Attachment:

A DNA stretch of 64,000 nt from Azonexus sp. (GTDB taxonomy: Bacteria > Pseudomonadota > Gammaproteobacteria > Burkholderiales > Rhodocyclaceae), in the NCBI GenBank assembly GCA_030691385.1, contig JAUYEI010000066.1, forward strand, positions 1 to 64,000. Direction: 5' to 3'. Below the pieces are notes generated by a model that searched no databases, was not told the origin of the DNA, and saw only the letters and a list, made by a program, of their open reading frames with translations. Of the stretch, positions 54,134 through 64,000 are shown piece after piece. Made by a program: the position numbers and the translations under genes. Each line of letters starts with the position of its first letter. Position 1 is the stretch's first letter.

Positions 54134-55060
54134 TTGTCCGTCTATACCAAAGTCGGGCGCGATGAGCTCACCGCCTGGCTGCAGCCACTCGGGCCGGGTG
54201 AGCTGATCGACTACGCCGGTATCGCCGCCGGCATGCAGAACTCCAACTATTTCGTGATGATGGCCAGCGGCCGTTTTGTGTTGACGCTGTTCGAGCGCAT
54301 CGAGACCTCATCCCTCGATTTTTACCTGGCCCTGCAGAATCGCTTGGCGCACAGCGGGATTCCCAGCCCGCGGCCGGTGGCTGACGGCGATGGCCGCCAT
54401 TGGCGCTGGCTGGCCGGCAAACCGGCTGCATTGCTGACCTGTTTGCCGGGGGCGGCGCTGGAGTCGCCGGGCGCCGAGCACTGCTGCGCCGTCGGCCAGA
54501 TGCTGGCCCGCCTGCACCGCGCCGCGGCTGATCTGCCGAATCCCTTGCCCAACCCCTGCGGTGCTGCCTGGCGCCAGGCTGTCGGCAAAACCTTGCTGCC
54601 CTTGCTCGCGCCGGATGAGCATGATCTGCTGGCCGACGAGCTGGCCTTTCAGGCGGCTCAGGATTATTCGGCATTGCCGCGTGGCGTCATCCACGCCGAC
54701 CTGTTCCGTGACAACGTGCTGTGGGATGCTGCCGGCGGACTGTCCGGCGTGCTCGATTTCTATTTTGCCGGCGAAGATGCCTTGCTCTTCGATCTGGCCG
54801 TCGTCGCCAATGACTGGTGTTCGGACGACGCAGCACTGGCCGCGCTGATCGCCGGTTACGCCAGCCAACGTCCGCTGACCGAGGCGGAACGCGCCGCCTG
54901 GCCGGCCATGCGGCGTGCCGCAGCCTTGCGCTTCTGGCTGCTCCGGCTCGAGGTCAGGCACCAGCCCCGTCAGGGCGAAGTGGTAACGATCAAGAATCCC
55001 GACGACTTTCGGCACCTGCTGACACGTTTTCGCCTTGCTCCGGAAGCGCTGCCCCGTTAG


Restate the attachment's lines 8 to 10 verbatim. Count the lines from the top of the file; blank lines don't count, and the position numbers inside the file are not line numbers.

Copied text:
54601 CTTGCTCGCGCCGGATGAGCATGATCTGCTGGCCGACGAGCTGGCCTTTCAGGCGGCTCAGGATTATTCGGCATTGCCGCGTGGCGTCATCCACGCCGAC
54701 CTGTTCCGTGACAACGTGCTGTGGGATGCTGCCGGCGGACTGTCCGGCGTGCTCGATTTCTATTTTGCCGGCGAAGATGCCTTGCTCTTCGATCTGGCCG
54801 TCGTCGCCAATGACTGGTGTTCGGACGACGCAGCACTGGCCGCGCTGATCGCCGGTTACGCCAGCCAACGTCCGCTGACCGAGGCGGAACGCGCCGCCTG